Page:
35 Measles Deaths in Europe in 12 Month Period

35 Measles Deaths in Europe in 12 Month Period

July 11, 2017 Karie Youngdahl

Boy with measles, 1920s
Boy with measles. Historical Medical Library of The College of Physicians of Philadelphia.

Twelve months of measles outbreaks in Europe have led to 35 deaths and more than 12,000 confirmed cases. Thirty-one of the measles deaths have occurred in Romania, where years of declining measles-containing vaccine (MCV) coverage is taking its toll. For 2015, the World Health Organization estimates two-dose MCV coverages at 88% of Romanian children, down from a high of 97% coverage in 2003. Measles remains endemic in 14 European countries. In most countries experiencing outbreaks this year, measles immunization rates are much lower than the 95% coverage needed to support herd immunity.

Italy alone has recorded 3,300 confirmed cases of measles and one death this year to date – the last time the United States, obviously a much larger country, recorded more cases was in 1991, the year of a major epidemic.

Other measles deaths have occurred in Germany and Portugal this year.

Lawmakers and health officials in European countries have begun to respond: in Germany, legislation is pending that would fine parents for not seeking compulsory advice on child immunization. Italian health officials have made immunization against 12 childhood diseases mandatory for public school attendance. In France, where currently children must be immunized only against diphtheria, tetanus, and polio, 11 childhood vaccines—including MCV—will become mandatory in 2018.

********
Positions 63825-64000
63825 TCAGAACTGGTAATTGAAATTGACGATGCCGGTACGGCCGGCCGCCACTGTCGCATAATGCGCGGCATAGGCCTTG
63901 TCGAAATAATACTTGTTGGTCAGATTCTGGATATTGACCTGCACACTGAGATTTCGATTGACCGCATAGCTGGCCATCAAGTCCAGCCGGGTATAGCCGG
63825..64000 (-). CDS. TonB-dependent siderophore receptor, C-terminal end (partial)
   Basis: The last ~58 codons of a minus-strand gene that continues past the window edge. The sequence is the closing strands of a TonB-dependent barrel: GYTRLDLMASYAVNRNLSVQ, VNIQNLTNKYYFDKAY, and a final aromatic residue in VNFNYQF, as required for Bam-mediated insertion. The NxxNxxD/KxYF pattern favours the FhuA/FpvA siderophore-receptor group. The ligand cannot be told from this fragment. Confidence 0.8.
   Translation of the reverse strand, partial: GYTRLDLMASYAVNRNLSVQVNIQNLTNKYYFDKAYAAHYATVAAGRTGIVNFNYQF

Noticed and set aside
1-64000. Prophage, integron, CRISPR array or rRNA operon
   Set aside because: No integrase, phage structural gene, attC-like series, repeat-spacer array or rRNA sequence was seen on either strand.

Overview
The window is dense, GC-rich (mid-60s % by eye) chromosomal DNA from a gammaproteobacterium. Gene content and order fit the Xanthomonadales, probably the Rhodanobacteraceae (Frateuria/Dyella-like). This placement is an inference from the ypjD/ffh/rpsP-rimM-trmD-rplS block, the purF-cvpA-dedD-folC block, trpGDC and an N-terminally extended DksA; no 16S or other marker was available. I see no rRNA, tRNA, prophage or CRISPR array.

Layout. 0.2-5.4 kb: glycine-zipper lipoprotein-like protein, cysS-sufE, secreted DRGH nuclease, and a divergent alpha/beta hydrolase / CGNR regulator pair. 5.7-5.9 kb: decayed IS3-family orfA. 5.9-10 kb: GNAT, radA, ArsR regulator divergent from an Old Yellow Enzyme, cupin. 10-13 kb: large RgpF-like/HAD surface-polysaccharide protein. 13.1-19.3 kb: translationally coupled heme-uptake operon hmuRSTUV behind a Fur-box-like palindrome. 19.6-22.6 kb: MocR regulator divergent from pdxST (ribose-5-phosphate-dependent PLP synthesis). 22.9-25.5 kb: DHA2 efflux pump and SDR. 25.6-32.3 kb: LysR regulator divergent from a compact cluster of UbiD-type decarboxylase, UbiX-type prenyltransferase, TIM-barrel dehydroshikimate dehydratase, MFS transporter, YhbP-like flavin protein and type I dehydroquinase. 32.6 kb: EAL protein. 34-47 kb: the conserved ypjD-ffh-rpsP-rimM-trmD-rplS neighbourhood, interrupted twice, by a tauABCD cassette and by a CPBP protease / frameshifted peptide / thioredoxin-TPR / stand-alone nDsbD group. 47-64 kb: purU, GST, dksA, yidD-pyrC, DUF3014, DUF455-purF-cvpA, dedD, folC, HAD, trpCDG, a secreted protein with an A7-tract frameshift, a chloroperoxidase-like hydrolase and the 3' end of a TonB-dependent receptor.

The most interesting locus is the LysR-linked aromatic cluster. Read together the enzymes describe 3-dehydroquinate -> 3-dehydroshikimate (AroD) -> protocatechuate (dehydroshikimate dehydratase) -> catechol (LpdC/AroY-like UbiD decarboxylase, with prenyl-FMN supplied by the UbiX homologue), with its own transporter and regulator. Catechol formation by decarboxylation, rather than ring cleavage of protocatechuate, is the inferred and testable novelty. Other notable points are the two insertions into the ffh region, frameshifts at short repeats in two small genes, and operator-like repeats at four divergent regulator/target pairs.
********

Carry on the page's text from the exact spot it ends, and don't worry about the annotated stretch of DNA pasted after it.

Meanwhile, here in the United States, about 70 measles cases have occurred in 2017 in an under-vaccinated Somali immigrant community in Minneapolis. In 2016, a total of 70 cases were reported in the entire country.

**Correction: This post was updated in August 2017 to correct an error: I originally wrote that the 35 European deaths occurred in 2017, but the WHO report states that the deaths occurred in the 12-month period before the publication of its July 11, 2017, report.


Sources

CDC. Summary of notifiable diseases. MMWR. October 21, 1994.

Gallagher J. Measles tragedy kills 35 across Europe. BBC News. July 11, 2017.

Hirini R. France to make 11 vaccine compulsory in 2018. SBS.com. July 6, 2017. 

Italy makes 12 vaccines mandatory for school children. Independent.co.uk. May 20, 2017.

Meldung fehlender Impfberatungen durch Kitas im Bundestag beschlossen. Impfbrief.de. June 2, 2017.

Minnesota’s measles outbreak about to exceed total 2016 cases. TwinCities.com. May 26, 2017.

World Health Organization. Measles outbreaks across Europe threaten progress toward elimination. March 28, 2017.

World Health Organization. WHO vaccine-preventable disease: monitoring system. 2017 global coverage. Data retrieved July 11, 2017.

Comments

Posted by Destini Muncy (not verified)

If the measles vaccination is available for European residents, what is the reasoning behind very few people vaccinating? 

Posted by Karie Youngdahl

Hi, Destini -- I don't think it's accurate to say that very few people are vaccinating -- as stated, 88% of Romanian children are fully vaccinated. But I would suspect that for those parents who don't have their children fully immunized, the reasons are probably very similar to those that parents give here in the US. They would include lack of access to the vaccine or healthcare providers, fear of side effects, lack of perceived risk of infection or illness, belief that "natural" immunity is better than acquired immunity, and so on. Here's a link to an article that examined parental reasons for not vaccination. Regards, Karie Youngdahl

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